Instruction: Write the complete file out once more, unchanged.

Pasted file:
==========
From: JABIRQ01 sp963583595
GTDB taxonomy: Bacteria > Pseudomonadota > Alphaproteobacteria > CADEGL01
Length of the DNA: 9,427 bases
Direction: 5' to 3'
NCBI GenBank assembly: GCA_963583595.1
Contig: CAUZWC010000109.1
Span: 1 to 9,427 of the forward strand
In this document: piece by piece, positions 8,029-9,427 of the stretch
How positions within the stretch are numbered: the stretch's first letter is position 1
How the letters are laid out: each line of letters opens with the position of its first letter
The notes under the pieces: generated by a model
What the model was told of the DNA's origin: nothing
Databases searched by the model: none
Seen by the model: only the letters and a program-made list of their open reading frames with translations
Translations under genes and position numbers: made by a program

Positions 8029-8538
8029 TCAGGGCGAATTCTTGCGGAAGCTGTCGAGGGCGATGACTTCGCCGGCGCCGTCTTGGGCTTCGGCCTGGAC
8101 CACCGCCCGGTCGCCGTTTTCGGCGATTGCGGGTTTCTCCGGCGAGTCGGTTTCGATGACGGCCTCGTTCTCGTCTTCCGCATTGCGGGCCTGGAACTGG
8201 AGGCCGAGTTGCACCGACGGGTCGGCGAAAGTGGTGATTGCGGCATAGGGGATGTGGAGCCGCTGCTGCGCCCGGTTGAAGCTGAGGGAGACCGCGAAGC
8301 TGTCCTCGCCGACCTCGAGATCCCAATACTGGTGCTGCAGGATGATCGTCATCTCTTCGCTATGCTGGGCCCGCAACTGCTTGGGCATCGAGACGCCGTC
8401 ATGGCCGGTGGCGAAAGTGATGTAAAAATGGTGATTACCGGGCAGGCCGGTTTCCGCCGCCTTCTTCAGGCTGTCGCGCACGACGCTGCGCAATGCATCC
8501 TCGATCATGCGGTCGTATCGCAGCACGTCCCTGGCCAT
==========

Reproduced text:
From: JABIRQ01 sp963583595
GTDB taxonomy: Bacteria > Pseudomonadota > Alphaproteobacteria > CADEGL01
Length of the DNA: 9,427 bases
Direction: 5' to 3'
NCBI GenBank assembly: GCA_963583595.1
Contig: CAUZWC010000109.1
Span: 1 to 9,427 of the forward strand
In this document: piece by piece, positions 8,029-9,427 of the stretch
How positions within the stretch are numbered: the stretch's first letter is position 1
How the letters are laid out: each line of letters opens with the position of its first letter
The notes under the pieces: generated by a model
What the model was told of the DNA's origin: nothing
Databases searched by the model: none
Seen by the model: only the letters and a program-made list of their open reading frames with translations
Translations under genes and position numbers: made by a program

Positions 8029-8538
8029 TCAGGGCGAATTCTTGCGGAAGCTGTCGAGGGCGATGACTTCGCCGGCGCCGTCTTGGGCTTCGGCCTGGAC
8101 CACCGCCCGGTCGCCGTTTTCGGCGATTGCGGGTTTCTCCGGCGAGTCGGTTTCGATGACGGCCTCGTTCTCGTCTTCCGCATTGCGGGCCTGGAACTGG
8201 AGGCCGAGTTGCACCGACGGGTCGGCGAAAGTGGTGATTGCGGCATAGGGGATGTGGAGCCGCTGCTGCGCCCGGTTGAAGCTGAGGGAGACCGCGAAGC
8301 TGTCCTCGCCGACCTCGAGATCCCAATACTGGTGCTGCAGGATGATCGTCATCTCTTCGCTATGCTGGGCCCGCAACTGCTTGGGCATCGAGACGCCGTC
8401 ATGGCCGGTGGCGAAAGTGATGTAAAAATGGTGATTACCGGGCAGGCCGGTTTCCGCCGCCTTCTTCAGGCTGTCGCGCACGACGCTGCGCAATGCATCC
8501 TCGATCATGCGGTCGTATCGCAGCACGTCCCTGGCCAT